Much has been written about the Andes Plane Crash, but this truly inspiring 2006 text is from survivor Parrado and offers a first-person insight into the tragedy.

                                      19. The Marsh Arabs – Wilfred Thesiger

                                        Here we have a hugely enjoyable literary portrait of life in Iraq’s marshes during the 1950s, although Thesiger’s account of his life with the Madan wasn’t published until 1964. At the time this was a way of life which had been unchanged for thousands of years in Southern Iraq. English explorer Thesiger became well respected by the marshes’ inhabitants due to his medical skills, and he was able to spend many years in this fascinating culture learning its way of life.

                                        20. Over The Edge of the World – Laurence Bergreen

                                          Acclaimed historian Laurence Bergreen writes of a terrifying attempt to find the Spice Islands. The voyage was spearheaded by Portuguese explorer Ferdinand Magellan, and in 1519 he set sail from Spain with an impressive fleet of 270 men and five ships. Three years later one decrepit boat returned, complete with just 18 survivors. These lucky few completed the first circumnavigation of the globe, and their story makes for dramatic reading.

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                                          Alex Morris

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                                          Last Updated on June 26, 2019

                                          I Hate My Life: 10 Things You Can Do Now to Stop Hating Life

                                          I Hate My Life: 10 Things You Can Do Now to Stop Hating Life

                                          Hating life is a bit of a misnomer it seems: in the media, in education, in every aspect of our lives, we’re shown visions of a perfect world, one where everyone is happy and life is a decades-long dream. Unfortunately, it isn’t.

                                          Life can and is hard and tough and painful at times. I have first-hand experience of this: at this time years ago, I was a recent university graduate, unemployed and aimless. All of this was having a knock-on effect on my social and mental wellbeing—I wasn’t sleeping. I wasn’t seeing my friends as often. I was snappy to family members and I could barely drag myself out of bed in the morning…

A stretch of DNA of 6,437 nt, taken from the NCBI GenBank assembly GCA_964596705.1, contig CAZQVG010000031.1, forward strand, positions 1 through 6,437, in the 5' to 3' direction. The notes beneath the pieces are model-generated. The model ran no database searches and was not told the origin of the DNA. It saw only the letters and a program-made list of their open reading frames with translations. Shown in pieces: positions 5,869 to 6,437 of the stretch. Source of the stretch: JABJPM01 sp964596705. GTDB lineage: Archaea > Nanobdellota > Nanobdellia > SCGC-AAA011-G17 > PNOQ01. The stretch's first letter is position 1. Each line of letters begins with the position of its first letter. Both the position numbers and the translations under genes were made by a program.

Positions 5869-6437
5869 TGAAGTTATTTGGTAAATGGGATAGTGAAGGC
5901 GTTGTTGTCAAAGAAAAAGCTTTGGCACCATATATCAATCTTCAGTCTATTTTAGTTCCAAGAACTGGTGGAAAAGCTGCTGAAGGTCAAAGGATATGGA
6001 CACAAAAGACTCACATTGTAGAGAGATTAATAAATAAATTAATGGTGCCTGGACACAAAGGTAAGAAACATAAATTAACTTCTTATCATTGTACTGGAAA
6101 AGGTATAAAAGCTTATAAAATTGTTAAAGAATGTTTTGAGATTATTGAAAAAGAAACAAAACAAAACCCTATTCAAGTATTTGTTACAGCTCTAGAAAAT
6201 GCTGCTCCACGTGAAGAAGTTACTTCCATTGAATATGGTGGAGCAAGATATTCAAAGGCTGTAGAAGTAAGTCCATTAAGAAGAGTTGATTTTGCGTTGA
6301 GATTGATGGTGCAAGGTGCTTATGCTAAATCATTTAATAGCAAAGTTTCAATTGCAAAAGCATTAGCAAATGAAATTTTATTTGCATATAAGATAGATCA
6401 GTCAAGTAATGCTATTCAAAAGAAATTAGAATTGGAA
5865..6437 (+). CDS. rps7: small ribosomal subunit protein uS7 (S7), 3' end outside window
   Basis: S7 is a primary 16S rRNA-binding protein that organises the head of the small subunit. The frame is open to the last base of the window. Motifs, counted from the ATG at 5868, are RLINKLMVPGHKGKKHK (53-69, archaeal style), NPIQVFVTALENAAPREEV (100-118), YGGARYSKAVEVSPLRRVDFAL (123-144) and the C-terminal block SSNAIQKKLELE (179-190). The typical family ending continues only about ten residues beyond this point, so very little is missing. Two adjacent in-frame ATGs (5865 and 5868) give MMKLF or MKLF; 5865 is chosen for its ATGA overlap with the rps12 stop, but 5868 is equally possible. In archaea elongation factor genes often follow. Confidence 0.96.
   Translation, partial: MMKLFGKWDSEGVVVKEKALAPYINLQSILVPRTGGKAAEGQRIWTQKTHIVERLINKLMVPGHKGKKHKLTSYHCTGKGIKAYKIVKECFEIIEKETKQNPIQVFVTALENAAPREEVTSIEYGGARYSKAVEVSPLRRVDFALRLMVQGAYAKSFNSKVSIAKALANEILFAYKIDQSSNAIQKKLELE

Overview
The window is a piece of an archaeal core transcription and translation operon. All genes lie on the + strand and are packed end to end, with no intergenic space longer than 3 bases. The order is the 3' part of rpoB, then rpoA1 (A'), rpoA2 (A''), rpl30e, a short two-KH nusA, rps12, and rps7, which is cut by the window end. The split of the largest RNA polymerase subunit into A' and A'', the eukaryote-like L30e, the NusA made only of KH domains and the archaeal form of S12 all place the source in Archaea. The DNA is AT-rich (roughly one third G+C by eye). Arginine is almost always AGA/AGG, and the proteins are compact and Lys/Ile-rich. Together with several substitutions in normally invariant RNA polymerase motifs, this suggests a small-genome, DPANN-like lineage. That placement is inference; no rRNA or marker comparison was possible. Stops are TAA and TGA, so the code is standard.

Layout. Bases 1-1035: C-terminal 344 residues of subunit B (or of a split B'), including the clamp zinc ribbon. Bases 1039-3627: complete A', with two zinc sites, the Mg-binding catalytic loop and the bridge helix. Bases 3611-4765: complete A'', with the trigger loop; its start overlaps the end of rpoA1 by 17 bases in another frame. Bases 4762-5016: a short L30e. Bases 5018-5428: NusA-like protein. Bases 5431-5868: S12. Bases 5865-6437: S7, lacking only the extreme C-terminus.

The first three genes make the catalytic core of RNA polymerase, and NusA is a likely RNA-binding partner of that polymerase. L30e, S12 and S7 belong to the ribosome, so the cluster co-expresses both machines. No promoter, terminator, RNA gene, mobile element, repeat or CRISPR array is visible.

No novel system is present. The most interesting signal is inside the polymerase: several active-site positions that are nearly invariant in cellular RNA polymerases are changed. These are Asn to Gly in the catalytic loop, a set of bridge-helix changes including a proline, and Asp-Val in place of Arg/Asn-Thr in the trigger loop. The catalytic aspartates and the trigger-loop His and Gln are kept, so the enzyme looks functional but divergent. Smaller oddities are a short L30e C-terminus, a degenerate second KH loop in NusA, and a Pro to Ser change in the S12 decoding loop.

That doesn’t mean it can’t change.

                                          Life goes through ebbs and flows all the time and the key to getting through it all without cutting off your social circle and eating your local grocery store out of Ben & Jerry’s, is to cultivate some techniques and methods of going through life with some stability and grace. It’s not a guarantee against life’s hardships but, take the steps you want to use and you won’t hate life.

                                          If you want to stop hating your life and start falling in love with it, take these steps:

                                          1. Get Plenty of Sleep

                                          Seriously, you’re obviously going to be grouchy and more inclined towards the more miserable side, if you’re not getting your recommended seven or more hours of sleep a night.

                                          Start checking in how much you sleep and then start making steps to go to bed earlier and sleep for longer. It might cure every problem but at least you’ll be well-rested and less likely to nap throughout the day. If you having trouble getting to sleep, go and

                                          2. Eat Healthily

                                          I have had a real issue with eating healthily for years and it wasn’t until I was hospitalised a few years ago (for a condition unrelated to my eating for the sake of disclosure), that I really started to look at what I ate and how I viewed my body.

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                                          I’m absolutely an advocate of body positivity and loving your body at any size and while I haven’t lost any huge amount of weight, eating a hell of a lot healthier improved my mood and made me feel better.

                                          In short, it’s absolutely okay to have a pizza and a soda as a treat, but just have something healthier tomorrow.

                                          3. Write It All Down

                                          Sometimes the best thing you can do is let it all out. Keeping things that are making you hate life all bottled up is neither helpful to getting out of that cycle nor healthy for your overall wellbeing.

                                          Grab yourself a notebook, a journal, a diary, a bit of paper, whatever, and just start writing down how you feel. As soon as you’ve done that, start thinking about what you could do in theory to stop this from happening or to stop you from feeling like this.

                                          4. Get Some Fresh Air

                                          It’s underrated and we all take it for granted, but really, getting out of your home and going for a walk can be really beneficial. It gets you outside in the (hopefully) sunshine and getting to see the whole of life as you walk around can be really grounding and calming.